In the early 1970s, graphite came on board and changed the game. It was a stronger and lighter with infinite potential for fly rod technology. Rods quickly became faster and more powerful, enabling anglers to cast 100-plus feet with accuracy. We were off to the races, figuratively and almost literally.
As we entered the 1980s and 1990s, something else happened. Fly fishing earned a new image. Guides and personalities started hosting their own programs, and companies started mass-marketing their latest and greatest graphite technologies alongside. New publications popped up and high-gloss images of anglers double-hauling shots into their backing were baked into our brains. That’s where the shift began.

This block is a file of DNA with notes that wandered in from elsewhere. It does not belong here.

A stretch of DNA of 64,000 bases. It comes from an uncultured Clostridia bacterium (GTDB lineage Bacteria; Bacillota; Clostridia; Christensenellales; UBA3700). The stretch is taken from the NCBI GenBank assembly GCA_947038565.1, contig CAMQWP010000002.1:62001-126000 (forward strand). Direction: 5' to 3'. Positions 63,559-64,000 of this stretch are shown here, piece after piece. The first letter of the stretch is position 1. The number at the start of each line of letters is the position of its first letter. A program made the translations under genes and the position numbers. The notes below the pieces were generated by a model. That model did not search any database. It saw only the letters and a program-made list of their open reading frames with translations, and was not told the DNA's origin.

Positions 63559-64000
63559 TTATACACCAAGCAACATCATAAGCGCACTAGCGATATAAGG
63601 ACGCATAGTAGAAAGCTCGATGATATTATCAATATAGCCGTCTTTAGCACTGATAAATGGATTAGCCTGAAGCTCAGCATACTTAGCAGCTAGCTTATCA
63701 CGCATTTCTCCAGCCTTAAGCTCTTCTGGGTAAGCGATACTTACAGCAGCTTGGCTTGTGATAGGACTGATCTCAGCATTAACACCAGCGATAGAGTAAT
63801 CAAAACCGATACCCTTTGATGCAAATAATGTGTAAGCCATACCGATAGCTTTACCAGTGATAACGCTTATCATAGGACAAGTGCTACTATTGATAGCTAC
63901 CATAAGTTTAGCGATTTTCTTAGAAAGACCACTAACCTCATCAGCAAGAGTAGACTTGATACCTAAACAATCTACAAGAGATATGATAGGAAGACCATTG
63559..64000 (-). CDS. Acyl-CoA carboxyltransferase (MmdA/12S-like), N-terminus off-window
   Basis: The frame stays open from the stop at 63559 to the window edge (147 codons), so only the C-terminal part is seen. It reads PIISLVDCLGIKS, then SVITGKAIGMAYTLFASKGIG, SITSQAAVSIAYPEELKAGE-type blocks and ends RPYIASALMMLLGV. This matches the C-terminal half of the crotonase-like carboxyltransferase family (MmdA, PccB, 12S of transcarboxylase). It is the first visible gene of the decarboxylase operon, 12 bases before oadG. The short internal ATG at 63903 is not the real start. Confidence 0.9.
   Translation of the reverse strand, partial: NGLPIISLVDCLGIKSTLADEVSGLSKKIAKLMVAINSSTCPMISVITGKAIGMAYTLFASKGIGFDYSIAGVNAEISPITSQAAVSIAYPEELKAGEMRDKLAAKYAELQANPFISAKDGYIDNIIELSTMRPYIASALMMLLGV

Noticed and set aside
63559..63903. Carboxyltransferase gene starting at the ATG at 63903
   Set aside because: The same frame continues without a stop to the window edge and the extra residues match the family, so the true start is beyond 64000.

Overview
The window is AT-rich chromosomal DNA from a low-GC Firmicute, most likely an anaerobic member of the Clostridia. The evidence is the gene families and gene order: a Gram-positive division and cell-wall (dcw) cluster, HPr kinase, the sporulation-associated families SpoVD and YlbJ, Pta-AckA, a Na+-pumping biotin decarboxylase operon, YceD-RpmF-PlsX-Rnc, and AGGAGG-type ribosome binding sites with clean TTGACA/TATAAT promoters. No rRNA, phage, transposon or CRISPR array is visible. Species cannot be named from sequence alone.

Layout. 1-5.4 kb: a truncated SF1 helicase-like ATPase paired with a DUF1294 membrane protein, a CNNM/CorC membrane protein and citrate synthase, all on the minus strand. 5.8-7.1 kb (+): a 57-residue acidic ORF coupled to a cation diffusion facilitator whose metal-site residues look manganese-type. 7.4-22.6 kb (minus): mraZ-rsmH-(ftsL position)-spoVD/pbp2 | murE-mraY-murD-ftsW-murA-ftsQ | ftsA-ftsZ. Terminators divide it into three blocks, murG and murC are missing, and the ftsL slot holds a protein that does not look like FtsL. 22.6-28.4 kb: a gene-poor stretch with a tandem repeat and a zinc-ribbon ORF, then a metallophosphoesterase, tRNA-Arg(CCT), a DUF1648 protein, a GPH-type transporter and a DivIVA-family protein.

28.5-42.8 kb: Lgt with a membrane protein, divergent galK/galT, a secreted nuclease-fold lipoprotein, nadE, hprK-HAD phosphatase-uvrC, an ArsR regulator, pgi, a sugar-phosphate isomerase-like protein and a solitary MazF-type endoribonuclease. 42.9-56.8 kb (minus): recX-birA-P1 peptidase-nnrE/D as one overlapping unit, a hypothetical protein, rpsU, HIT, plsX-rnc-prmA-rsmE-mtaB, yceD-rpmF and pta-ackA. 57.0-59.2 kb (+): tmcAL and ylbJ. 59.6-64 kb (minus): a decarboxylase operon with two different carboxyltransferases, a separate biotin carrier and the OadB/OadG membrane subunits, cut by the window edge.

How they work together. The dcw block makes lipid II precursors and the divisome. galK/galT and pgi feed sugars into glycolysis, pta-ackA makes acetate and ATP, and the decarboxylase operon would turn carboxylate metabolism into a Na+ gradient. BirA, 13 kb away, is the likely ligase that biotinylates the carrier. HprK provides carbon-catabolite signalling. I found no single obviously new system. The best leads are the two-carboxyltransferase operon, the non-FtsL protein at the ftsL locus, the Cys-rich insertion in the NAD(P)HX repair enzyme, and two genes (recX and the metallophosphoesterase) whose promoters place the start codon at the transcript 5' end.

“I believe the trend to be faster and lighter was built around a macho concept of throwing a lot of line, which is not realistic or practical in many fishing environments,” Van Zandt said.
The fishing public began to see the pinnacle of what fly anglers—and their fly rods—could do. Throwing line great distances became the thing. Much like a Ferrari on a test track, we wanted to push our rods to their limits in their ideal environment, or at least own a rod that could do that—even if we couldn’t take it there.
What’s the Problem? It’s not all bad. As Chocklett pointed out, by integrating new fibers and designs we’ve been able to increase fly rod power and recovery speed and reduce weight at the same time.
“The biggest change over the years has been the resins they piece all the rods together with,” Chocklett said. “Weaving different fibers keeps rods from ovaling (distorting from their round shape) and increases the recovery speed. That’s really helpful for me, being someone that's usually throwing really large, wide streamers. But, I guess I’m on the extreme side of things.”